The Road Hammers are back at it with new EP and some post-COVID reopening anthems

The Road Hammers are back at it with new EP and some post-COVID reopening anthems

For a couple of years, The Road Hammers’ Jason McCoy kept what he called a “guilty pleasure” on his computer.

It was the song Hillbilly Disco, a slick sing-along co-write with Blackjack Billy’s Jeff Coplan. McCoy would call it up and listen to a demo now and then but figured it would never be a Road Hammers song. In fact, he was initially reluctant to even play the song for his bandmates, guitarist Clayton Bellamy and bassist Chris Byrne.

“Hillbilly Disco is certainly a bit of a left turn for us,” says McCoy, in an interview from his home in Barrie, Ont. “I love the track, it’s fun. I just always thought ‘It’s great. Too bad it’s not a Hammers song.’ But put Clay and Chris on it and ‘Oh, yeah, it is.’ It just takes that little secret sauce to make it our thing.’ ”

At the time of this interview, the Road Hammers were about to leave for Alberta to film a video for the song, which they eventually punched up with horns and turned into a duet with country singer Meghan Patrick. It is the closing track on Back At It, the trio’s new EP released last week.

Hillbilly Disco and Give’r, a catchy co-write with Tim Hicks, were both tracks that McCoy has had on his computer for years before introducing to the band. At the record company’s insistence, Give’r became an early single from the EP.

It’s certainly more in line with what fans have come to expect from The Road Hammers (“It sounds like a Red Bull commercial, it’s kind of what we do,” McCoy says.) It also fits into the general feel-good, party vibe of the EP, which also includes Stay Wild, a celebratory, mid-tempo duet with  Hicks, and All My Friends, which had McCoy, Bellamy and Byrne recruiting a gang of notable singers, including Terri Clark, Dan Davidson, Jason Blaine, Cory Marks, Aaron Pritchett and Big Sugar’s Gordie Johnson, to collaborate on a hard-rocking ode to hanging out with your pals on a Friday night.

In fact, Hillbilly Disco aside, the songs on the EP don’t stray too far from the general aesthetic the act has been cultivating for nearly two decades now.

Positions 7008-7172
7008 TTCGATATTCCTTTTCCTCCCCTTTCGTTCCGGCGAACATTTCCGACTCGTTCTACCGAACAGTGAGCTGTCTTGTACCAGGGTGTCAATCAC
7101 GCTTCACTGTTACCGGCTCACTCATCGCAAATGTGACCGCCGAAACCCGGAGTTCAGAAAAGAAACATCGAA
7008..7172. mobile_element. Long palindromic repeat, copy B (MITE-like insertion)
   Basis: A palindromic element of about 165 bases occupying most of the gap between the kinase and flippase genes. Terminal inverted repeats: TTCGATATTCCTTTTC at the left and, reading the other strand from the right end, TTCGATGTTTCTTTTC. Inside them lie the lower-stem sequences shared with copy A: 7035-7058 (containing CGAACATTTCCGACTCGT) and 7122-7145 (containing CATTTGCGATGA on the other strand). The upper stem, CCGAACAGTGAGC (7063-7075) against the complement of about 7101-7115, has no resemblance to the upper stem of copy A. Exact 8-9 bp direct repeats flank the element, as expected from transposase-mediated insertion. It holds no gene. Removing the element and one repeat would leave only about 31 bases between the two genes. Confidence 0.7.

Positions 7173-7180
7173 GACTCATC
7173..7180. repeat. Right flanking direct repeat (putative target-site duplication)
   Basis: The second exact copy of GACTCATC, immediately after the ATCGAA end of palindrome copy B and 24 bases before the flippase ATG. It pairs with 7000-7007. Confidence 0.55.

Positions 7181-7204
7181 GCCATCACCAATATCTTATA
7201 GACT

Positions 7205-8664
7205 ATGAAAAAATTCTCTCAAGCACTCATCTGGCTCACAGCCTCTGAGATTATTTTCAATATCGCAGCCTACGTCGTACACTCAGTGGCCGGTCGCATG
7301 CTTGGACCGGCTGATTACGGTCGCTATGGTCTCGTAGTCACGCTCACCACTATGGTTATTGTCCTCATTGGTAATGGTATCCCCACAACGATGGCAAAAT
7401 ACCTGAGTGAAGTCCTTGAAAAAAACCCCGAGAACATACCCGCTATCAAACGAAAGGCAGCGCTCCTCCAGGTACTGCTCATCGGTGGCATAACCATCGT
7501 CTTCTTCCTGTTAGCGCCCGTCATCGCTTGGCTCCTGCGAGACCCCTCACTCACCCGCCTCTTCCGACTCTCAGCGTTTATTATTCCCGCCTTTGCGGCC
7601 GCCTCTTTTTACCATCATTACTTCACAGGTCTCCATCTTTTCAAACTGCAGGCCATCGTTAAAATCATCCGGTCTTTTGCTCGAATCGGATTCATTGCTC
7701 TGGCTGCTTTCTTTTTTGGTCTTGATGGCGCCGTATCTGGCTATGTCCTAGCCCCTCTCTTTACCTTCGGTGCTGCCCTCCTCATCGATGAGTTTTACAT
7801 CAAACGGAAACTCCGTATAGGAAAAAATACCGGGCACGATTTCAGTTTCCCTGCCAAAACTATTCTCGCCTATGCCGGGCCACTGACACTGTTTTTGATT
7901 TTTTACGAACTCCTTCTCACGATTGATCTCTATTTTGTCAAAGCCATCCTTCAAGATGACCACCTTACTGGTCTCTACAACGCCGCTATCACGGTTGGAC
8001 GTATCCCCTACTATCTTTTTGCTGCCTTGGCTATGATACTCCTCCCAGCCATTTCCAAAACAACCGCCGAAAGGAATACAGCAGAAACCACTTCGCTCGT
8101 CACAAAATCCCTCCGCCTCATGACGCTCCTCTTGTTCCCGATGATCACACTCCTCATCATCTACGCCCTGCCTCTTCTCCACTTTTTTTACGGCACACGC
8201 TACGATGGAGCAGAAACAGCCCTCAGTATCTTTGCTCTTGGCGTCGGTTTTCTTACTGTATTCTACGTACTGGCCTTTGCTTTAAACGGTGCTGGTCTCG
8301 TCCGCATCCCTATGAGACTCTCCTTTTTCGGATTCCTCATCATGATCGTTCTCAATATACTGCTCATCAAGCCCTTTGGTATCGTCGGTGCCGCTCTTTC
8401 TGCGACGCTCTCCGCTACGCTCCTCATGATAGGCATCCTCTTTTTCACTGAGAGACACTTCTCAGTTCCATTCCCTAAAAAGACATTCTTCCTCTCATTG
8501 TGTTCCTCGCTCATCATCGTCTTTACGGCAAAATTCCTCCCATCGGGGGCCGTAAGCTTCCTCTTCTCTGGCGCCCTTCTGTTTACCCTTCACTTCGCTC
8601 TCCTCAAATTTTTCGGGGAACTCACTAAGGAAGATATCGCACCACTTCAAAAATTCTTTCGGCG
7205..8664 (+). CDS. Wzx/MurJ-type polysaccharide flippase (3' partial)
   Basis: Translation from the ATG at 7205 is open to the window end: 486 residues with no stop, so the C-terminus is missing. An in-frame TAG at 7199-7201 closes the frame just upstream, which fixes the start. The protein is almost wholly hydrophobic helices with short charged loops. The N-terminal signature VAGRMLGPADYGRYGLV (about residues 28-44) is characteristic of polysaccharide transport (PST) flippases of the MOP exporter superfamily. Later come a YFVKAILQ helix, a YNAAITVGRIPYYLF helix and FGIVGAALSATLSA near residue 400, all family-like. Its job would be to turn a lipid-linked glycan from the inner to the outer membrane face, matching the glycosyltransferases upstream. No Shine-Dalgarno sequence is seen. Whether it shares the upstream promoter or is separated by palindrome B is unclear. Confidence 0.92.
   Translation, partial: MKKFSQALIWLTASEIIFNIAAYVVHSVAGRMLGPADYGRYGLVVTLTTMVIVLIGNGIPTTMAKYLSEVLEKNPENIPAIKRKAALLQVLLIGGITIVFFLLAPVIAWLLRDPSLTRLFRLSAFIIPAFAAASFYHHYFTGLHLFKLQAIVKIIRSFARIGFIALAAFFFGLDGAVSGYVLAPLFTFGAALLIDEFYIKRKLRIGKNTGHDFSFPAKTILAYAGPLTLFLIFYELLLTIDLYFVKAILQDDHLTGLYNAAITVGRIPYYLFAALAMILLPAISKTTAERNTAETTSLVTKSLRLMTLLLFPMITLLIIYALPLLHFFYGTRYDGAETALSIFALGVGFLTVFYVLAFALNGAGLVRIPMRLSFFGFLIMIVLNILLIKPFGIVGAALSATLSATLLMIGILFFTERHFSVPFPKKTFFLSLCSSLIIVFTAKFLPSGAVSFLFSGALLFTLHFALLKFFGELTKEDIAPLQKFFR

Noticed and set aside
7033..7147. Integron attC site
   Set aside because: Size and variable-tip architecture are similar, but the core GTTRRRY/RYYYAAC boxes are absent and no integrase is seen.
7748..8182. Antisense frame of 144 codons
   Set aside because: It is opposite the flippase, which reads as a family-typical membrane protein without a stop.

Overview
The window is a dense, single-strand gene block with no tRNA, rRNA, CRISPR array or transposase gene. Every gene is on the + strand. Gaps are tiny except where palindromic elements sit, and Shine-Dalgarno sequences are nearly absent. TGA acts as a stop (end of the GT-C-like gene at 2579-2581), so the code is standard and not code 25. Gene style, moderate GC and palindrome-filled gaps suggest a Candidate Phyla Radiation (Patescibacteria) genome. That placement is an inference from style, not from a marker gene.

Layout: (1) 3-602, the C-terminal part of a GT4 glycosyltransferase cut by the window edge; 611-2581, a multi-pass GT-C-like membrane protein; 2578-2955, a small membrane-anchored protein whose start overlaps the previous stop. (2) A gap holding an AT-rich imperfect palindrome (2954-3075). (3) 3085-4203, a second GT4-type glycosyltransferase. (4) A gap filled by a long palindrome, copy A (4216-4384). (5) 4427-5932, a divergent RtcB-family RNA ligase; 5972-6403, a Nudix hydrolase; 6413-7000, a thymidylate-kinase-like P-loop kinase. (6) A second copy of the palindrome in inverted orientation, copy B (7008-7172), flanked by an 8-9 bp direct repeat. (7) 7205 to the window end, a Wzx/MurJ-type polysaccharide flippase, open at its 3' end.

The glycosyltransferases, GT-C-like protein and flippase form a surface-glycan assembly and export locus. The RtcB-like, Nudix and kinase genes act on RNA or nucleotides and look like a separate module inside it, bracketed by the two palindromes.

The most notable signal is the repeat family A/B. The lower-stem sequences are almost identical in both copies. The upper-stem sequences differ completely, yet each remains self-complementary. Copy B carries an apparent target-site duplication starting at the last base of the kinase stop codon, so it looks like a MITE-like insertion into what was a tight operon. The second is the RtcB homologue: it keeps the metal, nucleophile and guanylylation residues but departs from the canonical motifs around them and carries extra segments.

“It’s a hoot, it really is, like all-things Hammers,” McCoy says. “It’s a fun band. It’s really fun on and off stage. We get to stretch a little bit. We’re not spring chickens but we get to have a lot of fun. We don’t take ourselves too seriously but we dig the music.”

Which made the band’s first summer gig after a lengthy pandemic break all the more appropriate. The Road Hammers were among the bands playing the Calgary Stampede’s raucous Nashville North stage. Alberta has always been welcoming of the act. In fact, Byrne still lives in Calgary, while Bellamy lives north of Edmonton.

So the band is used to having geographical distance between them, which made their separation during the COVID-19 lockdowns a little easier to handle.

“Sometimes you’re not on the phone for weeks at a time and then you get an idea and you jump on a Zoom call and write something and then you’re jaw-wagging every day or every five minutes texting ideas and then everybody’s off to another thing,” McCoy says. “It’s ebb and flow. But the good thing about Zoom is that when you have an idea, you can jump on it right away. You don’t have to wait.”

McCoy got a taste of long-distance collaborations early on during the lockdown in 2020. In April, he co-wrote the song We Are One World and enlisted musicians from around the globe to record the song as a fundraiser for the Unison Benevolent Fund, which provides emergency relief services to the Canadian music community. More than 40 artists were involved, including his Road Hammer bandmates, Calgary’s Raghav, the Barenaked Ladies Ed Robertson, members of the Harlem Gospel Choir, Australian Idol star Hayley Jensen and Jackson Browne’s guitarist Mark Goldenberg. The individual pieces were sent to Calgary’s Russell Broom, who mixed the song. Footage captured on GoPro, iPhones and webcams were sent to Calgary’s Sean Smith for a music video.

“It was really a special time and place,” says McCoy. “The urgency for unity and support at that time was a much different thing than perhaps it is now. Looking back it was a very interesting time. It was so new to all of us. It was reassuring to know we can have people from different communities around the world experience the same thing and raise money for Unison.”

With the world is slowly emerging from the pandemic, Back At It offers a few tracks that could be seen as reopening anthems. That includes opener The Boys are Back At It, which was written long before the pandemic but now seems like an appropriate primer for those itching to get back to better days.

“It was written before we started the EP and before the pandemic,” McCoy says. “It just sounded like a real Hammers song so of course we were going to put it on the EP. But as things went on and we started to see the light at the end of the tunnel and things starting opening again coinciding with this release, it was an obvious choice for a first single. So it became top of the pile, our best foot forward. It really does speak not just to what we want to do as musicians but all of society wanting to get back to getting our masks off and just be done with it. We can’t wait for everybody to be in a position where we can do that.”

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